December 21, the night of the winter solstice, the two largest planets in the solar
system, i.e, Jupiter and Saturn will come closest to each other and will appear to
merge in the night sky. The two slow-moving planets will be 0.1 degrees apart.
Usually, Jupiter orbits the sun every 12 years while Saturn takes 29, that is, they
appear to pass each other nearly once every 20 years. However, this year, National
Aeronautics and Space Administration (NASA) claims that it has been 400 years
since these planets last passed each other so closely and 800 years to its alignment
occurring at night, and this alignment occurring at night would allow nearly
everyone in this world to witness this great conjunction.
The conjunction of these two giant gases will be visible to all. But binoculars and
telescope can enhance the viewing experience, as Jupiter’s 4 large moons orbiting
the planet can also be seen. Although, a pinkie finger at arm’s length will easily
cover both the planets in the sky. In India, the conjunction can be seen from the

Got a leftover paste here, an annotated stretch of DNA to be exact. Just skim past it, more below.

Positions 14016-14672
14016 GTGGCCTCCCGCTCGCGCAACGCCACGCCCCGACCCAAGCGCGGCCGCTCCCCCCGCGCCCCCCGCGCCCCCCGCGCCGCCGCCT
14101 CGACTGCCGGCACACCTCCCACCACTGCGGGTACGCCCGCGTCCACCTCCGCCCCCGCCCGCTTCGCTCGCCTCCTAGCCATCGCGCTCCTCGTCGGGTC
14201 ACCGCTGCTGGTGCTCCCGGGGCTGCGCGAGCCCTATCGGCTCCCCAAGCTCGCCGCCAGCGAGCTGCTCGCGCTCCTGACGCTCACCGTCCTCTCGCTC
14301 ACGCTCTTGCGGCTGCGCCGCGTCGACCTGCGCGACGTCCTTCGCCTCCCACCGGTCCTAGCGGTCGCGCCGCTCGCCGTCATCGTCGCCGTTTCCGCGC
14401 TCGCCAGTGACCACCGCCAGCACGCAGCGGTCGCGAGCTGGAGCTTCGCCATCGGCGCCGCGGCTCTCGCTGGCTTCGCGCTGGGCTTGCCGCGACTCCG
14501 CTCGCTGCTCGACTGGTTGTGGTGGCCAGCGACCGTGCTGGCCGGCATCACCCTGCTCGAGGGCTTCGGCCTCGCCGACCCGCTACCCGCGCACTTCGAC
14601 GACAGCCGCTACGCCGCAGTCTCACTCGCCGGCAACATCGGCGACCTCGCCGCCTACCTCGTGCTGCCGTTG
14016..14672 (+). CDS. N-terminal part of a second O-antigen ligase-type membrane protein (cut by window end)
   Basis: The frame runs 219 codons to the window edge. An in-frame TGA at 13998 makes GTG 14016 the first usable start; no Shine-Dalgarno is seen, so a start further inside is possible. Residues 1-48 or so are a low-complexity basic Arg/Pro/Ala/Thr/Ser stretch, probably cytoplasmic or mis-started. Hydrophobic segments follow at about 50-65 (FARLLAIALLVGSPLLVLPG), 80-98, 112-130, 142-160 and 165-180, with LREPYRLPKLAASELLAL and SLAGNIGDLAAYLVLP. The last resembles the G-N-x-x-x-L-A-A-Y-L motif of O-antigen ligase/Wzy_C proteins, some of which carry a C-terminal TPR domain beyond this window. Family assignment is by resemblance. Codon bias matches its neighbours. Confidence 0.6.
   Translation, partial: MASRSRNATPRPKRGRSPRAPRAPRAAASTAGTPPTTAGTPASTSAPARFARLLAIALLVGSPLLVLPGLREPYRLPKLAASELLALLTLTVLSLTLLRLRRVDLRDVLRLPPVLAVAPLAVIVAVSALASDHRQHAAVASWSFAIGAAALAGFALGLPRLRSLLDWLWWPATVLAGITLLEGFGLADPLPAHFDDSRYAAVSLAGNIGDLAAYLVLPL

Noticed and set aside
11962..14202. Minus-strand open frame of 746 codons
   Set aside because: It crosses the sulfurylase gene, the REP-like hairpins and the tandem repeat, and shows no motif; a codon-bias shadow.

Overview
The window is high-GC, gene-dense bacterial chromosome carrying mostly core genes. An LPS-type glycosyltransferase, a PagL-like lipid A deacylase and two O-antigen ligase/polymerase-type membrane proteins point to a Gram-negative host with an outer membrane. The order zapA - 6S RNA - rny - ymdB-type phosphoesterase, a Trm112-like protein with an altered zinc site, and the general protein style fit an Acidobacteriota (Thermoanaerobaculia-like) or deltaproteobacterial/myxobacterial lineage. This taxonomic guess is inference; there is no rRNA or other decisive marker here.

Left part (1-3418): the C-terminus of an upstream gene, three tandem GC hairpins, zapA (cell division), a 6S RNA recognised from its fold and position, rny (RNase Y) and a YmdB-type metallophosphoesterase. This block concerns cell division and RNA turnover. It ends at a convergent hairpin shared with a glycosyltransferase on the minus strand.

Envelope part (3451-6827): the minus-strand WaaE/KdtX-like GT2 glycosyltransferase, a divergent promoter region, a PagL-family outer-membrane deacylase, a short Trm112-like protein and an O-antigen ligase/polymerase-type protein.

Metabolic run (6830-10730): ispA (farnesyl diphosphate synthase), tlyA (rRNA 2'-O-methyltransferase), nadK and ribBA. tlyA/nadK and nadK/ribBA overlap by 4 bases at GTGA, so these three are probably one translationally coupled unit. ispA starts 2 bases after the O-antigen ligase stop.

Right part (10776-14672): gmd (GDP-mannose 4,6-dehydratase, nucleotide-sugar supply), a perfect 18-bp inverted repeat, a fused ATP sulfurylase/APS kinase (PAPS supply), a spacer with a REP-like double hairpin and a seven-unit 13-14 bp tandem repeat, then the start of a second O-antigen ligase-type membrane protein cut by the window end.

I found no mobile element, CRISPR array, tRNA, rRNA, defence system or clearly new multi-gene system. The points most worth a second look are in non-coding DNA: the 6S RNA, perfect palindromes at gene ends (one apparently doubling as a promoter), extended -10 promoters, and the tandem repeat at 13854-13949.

naked eye after the sunset in the southwestern sky between 6:30 PM and 7:30 PM.
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The Christmas star, another name for the rare phenomenon is given as the conjunction of these two planets would appear as one big star, even while being apart from each other. This star is believed to go back to the biblical story– the Star of Bethlehem, which appeared in the eastern sky when Jesus Christ was born and guided the three wise men to the baby Jesus in Jerusalem.
Currently, both the planets have continued tracing their orbits the past week and
have now aligned close to each other. Jupiter and Saturn appear as steady points of
light that do not twinkle, with Jupiter being the bigger and brighter of the two.
Such rare celestial events remind us just about how beautiful the cosmology is. The
next conjunction of this scale is likely to be in 2080.